Is hearing affected by pregnancy? Well, perhaps, in some cases. But other parts of your body are affected by pregnancy and those parts of your body can then impact your hearing.

So how can pregnancy-induced hearing loss possibly be caused? Here are some of the most common causes:

  • Some of the typical things: If you get an ear infection, a sinus infection, or any type of blockage in your ear (such as earwax), this can trigger hearing loss whether you’re pregnant or not.
  • Bone growth: There’s a rare condition called otosclerosis in which the tiny bones in your ear begin growing more rapidly, and this accelerated growth prevents sound from passing through your ears. In pregnant women, this quicker bone growth may be caused by changes in your hormones or other changes in your body. It should be mentioned that research into otosclerosis during pregnancy, and just how much it affects hearing, is continuing.
  • An iron deficiency: An iron deficiency while you’re pregnant can have a wide variety of repercussions for your health and your baby’s health. Hearing loss can sometimes be one of those impacts for the pregnant person.
  • High blood pressure: While you are pregnant, high blood pressure can cause tinnitus and hearing loss. And this is, to some extent, why it’s extremely important to tell your provider about your hearing loss. High blood pressure can be a symptom of preeclampsia and other serious conditions. These are issues that need to be tracked carefully throughout your pregnancy.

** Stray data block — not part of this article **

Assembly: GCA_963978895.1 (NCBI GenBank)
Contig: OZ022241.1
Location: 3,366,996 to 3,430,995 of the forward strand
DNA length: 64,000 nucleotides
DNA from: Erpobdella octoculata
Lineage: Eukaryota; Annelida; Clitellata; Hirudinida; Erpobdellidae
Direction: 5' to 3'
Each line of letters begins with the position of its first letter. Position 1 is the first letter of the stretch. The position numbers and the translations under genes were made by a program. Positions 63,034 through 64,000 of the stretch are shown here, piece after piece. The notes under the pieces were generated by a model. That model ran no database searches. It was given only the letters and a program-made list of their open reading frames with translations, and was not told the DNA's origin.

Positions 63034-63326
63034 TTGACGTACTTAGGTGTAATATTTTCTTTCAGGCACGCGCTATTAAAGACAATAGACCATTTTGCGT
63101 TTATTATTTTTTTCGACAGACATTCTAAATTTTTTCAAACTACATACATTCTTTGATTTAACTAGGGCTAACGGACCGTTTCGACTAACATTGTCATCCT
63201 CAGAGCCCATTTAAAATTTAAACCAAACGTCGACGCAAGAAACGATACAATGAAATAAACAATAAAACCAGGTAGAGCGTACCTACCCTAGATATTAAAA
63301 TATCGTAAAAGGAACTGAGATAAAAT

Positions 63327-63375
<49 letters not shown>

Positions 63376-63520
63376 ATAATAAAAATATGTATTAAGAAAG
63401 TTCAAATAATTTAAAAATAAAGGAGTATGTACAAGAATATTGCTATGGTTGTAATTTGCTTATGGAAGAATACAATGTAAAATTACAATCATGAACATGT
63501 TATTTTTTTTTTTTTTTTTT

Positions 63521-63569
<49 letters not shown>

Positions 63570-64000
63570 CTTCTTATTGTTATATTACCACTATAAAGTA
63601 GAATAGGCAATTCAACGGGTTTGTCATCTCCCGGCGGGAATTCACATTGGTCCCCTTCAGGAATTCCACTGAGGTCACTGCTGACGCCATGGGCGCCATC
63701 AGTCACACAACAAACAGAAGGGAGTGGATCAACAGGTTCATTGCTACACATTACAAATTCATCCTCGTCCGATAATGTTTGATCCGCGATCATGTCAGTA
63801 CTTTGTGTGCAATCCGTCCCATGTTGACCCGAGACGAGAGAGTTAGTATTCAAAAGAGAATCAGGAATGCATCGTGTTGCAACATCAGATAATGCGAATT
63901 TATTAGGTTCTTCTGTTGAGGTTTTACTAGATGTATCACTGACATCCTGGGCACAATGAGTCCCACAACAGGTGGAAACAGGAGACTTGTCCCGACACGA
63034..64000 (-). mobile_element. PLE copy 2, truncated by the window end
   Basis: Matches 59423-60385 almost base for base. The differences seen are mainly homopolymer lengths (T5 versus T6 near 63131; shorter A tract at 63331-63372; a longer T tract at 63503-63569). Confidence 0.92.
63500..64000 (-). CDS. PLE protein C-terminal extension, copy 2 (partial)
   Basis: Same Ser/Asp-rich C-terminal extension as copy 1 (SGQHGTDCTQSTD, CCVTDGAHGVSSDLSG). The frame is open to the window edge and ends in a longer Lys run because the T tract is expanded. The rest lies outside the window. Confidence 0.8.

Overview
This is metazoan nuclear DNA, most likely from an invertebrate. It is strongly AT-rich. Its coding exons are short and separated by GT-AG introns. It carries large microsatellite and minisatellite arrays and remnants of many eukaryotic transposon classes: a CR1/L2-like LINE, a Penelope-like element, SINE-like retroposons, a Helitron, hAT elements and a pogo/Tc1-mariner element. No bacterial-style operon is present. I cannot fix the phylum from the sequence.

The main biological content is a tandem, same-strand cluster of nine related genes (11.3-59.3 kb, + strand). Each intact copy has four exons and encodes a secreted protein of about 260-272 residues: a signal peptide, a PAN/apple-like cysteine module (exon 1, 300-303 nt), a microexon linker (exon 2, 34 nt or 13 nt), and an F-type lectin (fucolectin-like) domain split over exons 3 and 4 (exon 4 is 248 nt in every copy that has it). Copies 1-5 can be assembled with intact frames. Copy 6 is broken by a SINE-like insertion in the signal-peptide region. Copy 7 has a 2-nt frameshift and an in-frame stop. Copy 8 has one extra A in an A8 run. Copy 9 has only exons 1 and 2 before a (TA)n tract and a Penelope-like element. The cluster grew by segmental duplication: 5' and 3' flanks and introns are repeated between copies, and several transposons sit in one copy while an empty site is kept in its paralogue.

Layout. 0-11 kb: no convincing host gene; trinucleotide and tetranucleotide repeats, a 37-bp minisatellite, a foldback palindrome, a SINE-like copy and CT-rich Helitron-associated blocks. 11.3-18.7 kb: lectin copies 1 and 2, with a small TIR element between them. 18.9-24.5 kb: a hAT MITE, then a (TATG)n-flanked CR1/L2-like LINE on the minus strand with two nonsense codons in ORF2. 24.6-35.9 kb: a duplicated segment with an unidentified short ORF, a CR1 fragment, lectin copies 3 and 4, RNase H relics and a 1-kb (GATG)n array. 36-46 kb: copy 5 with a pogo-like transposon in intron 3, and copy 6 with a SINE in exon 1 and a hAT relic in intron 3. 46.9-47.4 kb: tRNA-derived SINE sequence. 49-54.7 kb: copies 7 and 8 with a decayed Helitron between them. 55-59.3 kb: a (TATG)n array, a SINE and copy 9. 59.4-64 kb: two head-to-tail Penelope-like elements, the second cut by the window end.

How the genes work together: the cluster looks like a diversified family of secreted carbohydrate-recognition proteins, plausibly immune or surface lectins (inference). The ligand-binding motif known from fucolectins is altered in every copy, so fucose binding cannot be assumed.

• Changes in your circulatory system (and hormones): Your body is doing an exceptional amount of work when you become pregnant. Your hormones and circulatory system are experiencing lots of changes, as a result.

In some cases, the cause of your hearing loss could be difficult to identify. The essential thing will be to keep an eye on your symptoms and be in frequent communication with your doctor.

How is this form of hearing loss treated?

Treatment of this kind of hearing loss will usually depend on the underlying cause. The question that many people have is: will my hearing return to normal? Once your pregnancy is over, your hearing should go back to normal, or maybe even sooner.

But it’s also essential to get treatment for any symptoms you notice because getting your hearing back isn’t always a given. You may need additional treatment if bone growth is obstructing your ear canal, for example. The outcome will also depend on how quickly you get treatment when it comes to abrupt sensorineural hearing loss.

For this reason, reporting any symptoms to your physician is so important. You may then go through a comprehensive hearing screening or evaluation to help figure out your symptoms (or at least eliminate any of the more severe possible impacts).

Protect your hearing

Even when you’re pregnant, while you’re juggling so many other things, it’s important to make sure you pay attention to and protect your hearing. One of the best ways to do that is to remain in touch with us and with your care team. Give us a call today to set up a hearing evaluation.

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The site information is for educational and informational purposes only and does not constitute medical advice. To receive personalized advice or treatment, schedule an appointment.